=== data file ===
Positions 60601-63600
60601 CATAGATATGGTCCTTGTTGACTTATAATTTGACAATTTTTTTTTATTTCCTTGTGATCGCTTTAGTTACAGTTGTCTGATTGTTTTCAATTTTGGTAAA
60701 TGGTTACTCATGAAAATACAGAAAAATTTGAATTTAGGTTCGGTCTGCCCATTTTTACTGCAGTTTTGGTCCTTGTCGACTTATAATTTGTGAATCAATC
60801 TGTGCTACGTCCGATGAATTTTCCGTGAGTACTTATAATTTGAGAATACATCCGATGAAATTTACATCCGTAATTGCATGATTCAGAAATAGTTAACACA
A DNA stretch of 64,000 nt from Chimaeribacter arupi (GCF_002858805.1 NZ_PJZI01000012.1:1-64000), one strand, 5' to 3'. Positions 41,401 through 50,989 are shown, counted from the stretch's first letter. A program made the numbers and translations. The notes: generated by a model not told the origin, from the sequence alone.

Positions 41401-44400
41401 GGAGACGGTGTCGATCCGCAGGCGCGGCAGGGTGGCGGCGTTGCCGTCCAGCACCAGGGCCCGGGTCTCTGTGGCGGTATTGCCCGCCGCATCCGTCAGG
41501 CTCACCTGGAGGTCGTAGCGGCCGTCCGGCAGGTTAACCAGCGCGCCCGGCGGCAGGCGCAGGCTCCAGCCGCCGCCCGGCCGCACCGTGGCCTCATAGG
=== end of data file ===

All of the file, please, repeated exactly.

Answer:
Positions 60601-63600
60601 CATAGATATGGTCCTTGTTGACTTATAATTTGACAATTTTTTTTTATTTCCTTGTGATCGCTTTAGTTACAGTTGTCTGATTGTTTTCAATTTTGGTAAA
60701 TGGTTACTCATGAAAATACAGAAAAATTTGAATTTAGGTTCGGTCTGCCCATTTTTACTGCAGTTTTGGTCCTTGTCGACTTATAATTTGTGAATCAATC
60801 TGTGCTACGTCCGATGAATTTTCCGTGAGTACTTATAATTTGAGAATACATCCGATGAAATTTACATCCGTAATTGCATGATTCAGAAATAGTTAACACA
A DNA stretch of 64,000 nt from Chimaeribacter arupi (GCF_002858805.1 NZ_PJZI01000012.1:1-64000), one strand, 5' to 3'. Positions 41,401 through 50,989 are shown, counted from the stretch's first letter. A program made the numbers and translations. The notes: generated by a model not told the origin, from the sequence alone.

Positions 41401-44400
41401 GGAGACGGTGTCGATCCGCAGGCGCGGCAGGGTGGCGGCGTTGCCGTCCAGCACCAGGGCCCGGGTCTCTGTGGCGGTATTGCCCGCCGCATCCGTCAGG
41501 CTCACCTGGAGGTCGTAGCGGCCGTCCGGCAGGTTAACCAGCGCGCCCGGCGGCAGGCGCAGGCTCCAGCCGCCGCCCGGCCGCACCGTGGCCTCATAGG